Asorestan, and particularly Assyria proper, were the centers for the Church of the East (now the Assyrian Church of the East, with more modern offshoots being the Chaldean Catholic Church and Ancient Church of the East), which at times (partially due to the vast areas the Sasanian empire covered) was the most widespread Christian church in the world, reaching well into Central Asia, China, Mongolia and India. It sees as its founders the apostle Thomas (Mar Toma), and Saint Thaddeus (Mar Addai), and uses the distinctly Assyrian Syriac version of Eastern Aramaic for its scriptures. One of the central scriptures of the Church of the East, the Holy Qurbana of Addai and Mari, is one of the oldest Eucharistic prayers in the Christianity, composed around the year 200 AD. The Church of the East went through major consolidation and expansion in 410 during the Council of Seleucia-Ctesiphon, held at the Sasanian capital (in Asorestan). Selucia-Ctesiphon remained a location of the Patriarchate of the Church of the East for over 600 years. The three million or so Assyrians of the Near East still remain Eastern Rite Christians to this day.


The Mandaean religion, whose adherents according to their traditions are the original followers of John the Baptist, and who are considered to be the only surviving Gnostic group in the world, also originated in the region at this time (or slightly earlier during the Parthian era). Their language and script was the Mandaic form of Aramaic. Two of their central works, both written within the 2nd and 3rd centuries, are the Ginza Rabba and the Mandaean Book of John (preserving original traditions about John the Baptist). The Mandean population numbers no more than 50,000 to 75,000 today.


The religion of Manichaeism, founded by Mani (216–276), originated in 3rd century Asorestan, and spread across a vast geographical area. In some instances, Manichaeism even surpassed the Church of the East in its reach, as it was for a time also widespread in the Roman Empire. While none of the six original Syriac scriptures of the Manichaeans have survived in their entirety, a long Syriac section of one of their works detailing key beliefs was preserved by Theodore Bar Konai (a Church of the East author from Beth Garmaï), in his book Ketba Deskolion written in about 792. Like the Church of the East, the traditional center of the Manichaean church was in Seleucia-Ctesiphon.[9] Mani dedicated his only Middle Persian writing, the Shāpuragān, to Shapur I.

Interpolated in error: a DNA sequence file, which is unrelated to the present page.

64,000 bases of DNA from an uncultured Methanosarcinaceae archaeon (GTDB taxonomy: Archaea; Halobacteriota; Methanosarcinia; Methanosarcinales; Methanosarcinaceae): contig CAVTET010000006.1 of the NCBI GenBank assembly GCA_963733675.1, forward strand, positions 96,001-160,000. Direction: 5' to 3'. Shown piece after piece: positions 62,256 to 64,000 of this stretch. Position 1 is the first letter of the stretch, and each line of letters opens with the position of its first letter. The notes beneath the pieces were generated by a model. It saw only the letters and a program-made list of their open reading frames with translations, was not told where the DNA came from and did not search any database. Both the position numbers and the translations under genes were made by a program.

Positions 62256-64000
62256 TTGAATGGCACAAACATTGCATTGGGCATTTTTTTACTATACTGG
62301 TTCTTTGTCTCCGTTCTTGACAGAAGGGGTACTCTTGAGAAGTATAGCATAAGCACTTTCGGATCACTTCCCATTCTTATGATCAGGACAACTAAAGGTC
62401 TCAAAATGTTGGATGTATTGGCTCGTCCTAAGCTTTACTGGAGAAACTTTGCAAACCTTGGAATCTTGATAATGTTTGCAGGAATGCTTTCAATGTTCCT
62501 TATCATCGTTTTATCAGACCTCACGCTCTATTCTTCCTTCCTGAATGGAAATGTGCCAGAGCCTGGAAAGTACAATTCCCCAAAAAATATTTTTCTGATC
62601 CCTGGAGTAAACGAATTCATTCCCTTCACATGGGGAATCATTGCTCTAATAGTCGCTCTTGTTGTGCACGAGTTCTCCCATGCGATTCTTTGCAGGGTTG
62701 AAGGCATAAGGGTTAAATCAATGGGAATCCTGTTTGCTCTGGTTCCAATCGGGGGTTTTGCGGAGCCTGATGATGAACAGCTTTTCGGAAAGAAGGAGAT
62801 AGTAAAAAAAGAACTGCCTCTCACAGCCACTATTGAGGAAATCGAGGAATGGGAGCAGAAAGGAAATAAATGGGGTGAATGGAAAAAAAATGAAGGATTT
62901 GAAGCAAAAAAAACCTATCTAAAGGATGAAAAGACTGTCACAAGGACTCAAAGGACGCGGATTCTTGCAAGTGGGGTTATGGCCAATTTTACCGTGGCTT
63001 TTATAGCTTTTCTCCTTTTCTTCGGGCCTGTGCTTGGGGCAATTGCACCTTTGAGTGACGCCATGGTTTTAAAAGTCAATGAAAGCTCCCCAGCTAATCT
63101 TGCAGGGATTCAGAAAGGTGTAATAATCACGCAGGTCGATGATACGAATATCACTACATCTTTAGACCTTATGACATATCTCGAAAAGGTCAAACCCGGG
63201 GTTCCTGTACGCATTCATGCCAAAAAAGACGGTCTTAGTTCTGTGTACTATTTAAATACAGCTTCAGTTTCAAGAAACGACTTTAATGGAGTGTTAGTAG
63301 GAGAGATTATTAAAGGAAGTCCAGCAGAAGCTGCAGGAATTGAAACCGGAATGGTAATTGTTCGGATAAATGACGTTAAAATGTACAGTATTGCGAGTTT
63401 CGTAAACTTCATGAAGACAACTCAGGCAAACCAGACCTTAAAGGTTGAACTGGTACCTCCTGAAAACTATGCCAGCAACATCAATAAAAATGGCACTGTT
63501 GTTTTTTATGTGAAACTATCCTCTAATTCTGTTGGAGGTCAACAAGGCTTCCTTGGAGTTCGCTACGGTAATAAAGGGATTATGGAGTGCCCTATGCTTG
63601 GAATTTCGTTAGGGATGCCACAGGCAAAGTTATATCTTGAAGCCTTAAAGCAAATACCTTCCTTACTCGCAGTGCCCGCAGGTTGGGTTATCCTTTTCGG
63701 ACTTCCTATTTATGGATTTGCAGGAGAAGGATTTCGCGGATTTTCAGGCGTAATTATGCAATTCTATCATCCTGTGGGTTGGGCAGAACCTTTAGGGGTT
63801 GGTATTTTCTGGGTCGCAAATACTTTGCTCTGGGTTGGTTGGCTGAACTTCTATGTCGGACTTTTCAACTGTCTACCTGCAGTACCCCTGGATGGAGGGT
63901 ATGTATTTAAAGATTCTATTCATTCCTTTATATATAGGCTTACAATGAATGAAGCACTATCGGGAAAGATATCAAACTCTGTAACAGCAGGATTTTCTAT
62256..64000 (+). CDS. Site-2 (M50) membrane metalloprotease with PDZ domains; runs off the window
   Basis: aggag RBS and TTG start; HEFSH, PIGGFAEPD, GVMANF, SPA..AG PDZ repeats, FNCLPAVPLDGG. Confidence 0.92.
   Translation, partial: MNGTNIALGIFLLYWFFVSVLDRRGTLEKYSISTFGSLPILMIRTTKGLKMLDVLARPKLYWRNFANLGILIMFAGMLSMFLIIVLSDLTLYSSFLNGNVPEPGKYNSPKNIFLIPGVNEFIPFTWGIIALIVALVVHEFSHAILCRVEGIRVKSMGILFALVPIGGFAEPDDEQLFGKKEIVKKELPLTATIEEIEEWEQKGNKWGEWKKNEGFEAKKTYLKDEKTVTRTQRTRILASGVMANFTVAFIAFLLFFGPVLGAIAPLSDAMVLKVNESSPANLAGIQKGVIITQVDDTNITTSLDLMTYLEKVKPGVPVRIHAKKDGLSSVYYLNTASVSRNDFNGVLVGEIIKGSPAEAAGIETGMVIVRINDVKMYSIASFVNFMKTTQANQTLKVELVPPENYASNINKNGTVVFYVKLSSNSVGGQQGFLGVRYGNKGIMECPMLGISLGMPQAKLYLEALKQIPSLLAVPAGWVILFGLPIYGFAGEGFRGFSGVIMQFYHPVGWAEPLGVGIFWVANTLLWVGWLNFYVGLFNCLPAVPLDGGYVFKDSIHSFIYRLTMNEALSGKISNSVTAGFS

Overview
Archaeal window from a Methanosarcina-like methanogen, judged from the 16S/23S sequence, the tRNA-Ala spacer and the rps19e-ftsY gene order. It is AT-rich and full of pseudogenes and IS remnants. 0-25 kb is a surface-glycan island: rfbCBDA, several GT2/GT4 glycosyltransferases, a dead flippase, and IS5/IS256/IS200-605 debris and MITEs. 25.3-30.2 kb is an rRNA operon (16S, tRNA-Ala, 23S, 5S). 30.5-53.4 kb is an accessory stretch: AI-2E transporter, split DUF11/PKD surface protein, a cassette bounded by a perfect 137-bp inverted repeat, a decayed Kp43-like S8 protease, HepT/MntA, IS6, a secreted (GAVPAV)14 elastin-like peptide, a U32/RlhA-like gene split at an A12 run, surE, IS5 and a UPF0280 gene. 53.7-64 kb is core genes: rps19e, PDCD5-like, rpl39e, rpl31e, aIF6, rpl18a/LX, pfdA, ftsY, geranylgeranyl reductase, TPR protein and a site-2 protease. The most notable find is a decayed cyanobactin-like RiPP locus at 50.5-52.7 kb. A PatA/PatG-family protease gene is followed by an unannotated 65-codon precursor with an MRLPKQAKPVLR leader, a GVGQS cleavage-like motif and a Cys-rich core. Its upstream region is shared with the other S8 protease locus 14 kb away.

Babylonia remained the center of Judaism in the world. The major book defining Rabbinic Judaism, the Babylonian Talmud, was written in Jewish Babylonian Aramaic in Asorestan between the 3rd and 5th centuries. The Babylonian Talmudic academies were all established relatively near to Seleucia-Ctesiphon. The first Talmudic academy was founded in Sura by Rav (175–247) in about 220. One of the most influential Talmudic teachers, Rava (270–350), who was influenced by both Manichaean polemic and Zoroastrian theology, studied in another Talmudic academy at Pumbedita.


The Sasanian state religion, Zoroastrianism, was largely confined to the Persian administrative class, and did not filter down to the Assyrian population.[7]

See also


  1. 1 2 3 4 5 6 7 8 9 "ĀSŌRISTĀN". Encyclopædia Iranica. Retrieved 15 July 2013. ĀSŌRISTĀN, name of the Sasanian province of Babylonia.
  2. 1 2 Buck, Christopher (1999). Paradise and Paradigm: Key Symbols in Persian Christianity and the Baháí̕ Faith. SUNY Press. p. 69. ISBN 9780791497944.
  3. Rosenberg, Matt T. (2007). "Largest Cities Through History". New York:
  4. Khanbaghi, Aptin. The Fire, the Star and the Cross: Minority Religions in Medieval and Early Modern Iran. I.B. Tauris. p. 6. ISBN 9781845110567.
  5. Panaino, Antonio C.D.; Pettinato, Giovanni (2002). Ideologies as Intercultural Phenomena. Melammu Project. p. 76. ISBN 9788884831071.
  6. The Encyclopedia of Military History: From 3500 B.C. to the Present, Part 25. Richard Ernest Dupuy, Trevor Nevitt Dupuy. Harper & Row, 1970. Page 115.
  7. 1 2 3 Etheredge, Laura (2011). Iraq. Rosen Publishing. p. 72. ISBN 9781615303045.
  8. Georges Roux - Ancient Iraq
  9. Gardner, Iain; Lieu, Samuel N.C. (2004). Manichaean Texts from the Roman Empire. Cambridge University Press. p. 43. ISBN 9780521568227.